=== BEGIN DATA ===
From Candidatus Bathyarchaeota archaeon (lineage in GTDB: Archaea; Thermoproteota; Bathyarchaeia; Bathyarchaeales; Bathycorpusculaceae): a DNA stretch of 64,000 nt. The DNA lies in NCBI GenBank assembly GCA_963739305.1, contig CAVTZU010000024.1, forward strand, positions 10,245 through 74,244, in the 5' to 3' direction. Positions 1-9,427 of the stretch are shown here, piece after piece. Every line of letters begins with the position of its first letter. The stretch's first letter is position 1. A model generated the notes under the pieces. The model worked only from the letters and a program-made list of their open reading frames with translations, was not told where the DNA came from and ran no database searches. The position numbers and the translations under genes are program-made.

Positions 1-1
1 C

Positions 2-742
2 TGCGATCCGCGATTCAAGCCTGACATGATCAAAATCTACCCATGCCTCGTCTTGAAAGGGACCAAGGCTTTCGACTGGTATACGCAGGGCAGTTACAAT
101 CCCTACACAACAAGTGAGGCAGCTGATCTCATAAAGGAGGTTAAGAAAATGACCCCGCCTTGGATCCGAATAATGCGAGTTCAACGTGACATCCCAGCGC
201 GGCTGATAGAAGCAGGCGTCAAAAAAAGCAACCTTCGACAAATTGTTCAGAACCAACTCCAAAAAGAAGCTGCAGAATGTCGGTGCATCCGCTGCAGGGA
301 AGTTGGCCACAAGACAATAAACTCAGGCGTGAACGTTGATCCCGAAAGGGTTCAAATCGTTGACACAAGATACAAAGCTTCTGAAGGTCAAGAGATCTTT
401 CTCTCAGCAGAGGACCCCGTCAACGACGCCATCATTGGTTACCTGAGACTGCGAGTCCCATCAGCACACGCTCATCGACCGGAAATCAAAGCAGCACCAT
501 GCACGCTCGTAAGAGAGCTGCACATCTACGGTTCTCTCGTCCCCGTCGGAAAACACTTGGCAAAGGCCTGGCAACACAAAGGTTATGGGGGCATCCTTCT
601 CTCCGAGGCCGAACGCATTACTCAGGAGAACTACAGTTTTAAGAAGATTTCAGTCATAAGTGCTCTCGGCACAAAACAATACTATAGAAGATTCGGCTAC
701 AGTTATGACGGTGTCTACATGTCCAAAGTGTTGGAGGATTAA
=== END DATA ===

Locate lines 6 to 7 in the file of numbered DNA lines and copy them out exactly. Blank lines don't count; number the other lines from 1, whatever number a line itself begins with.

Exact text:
101 CCCTACACAACAAGTGAGGCAGCTGATCTCATAAAGGAGGTTAAGAAAATGACCCCGCCTTGGATCCGAATAATGCGAGTTCAACGTGACATCCCAGCGC
201 GGCTGATAGAAGCAGGCGTCAAAAAAAGCAACCTTCGACAAATTGTTCAGAACCAACTCCAAAAAGAAGCTGCAGAATGTCGGTGCATCCGCTGCAGGGA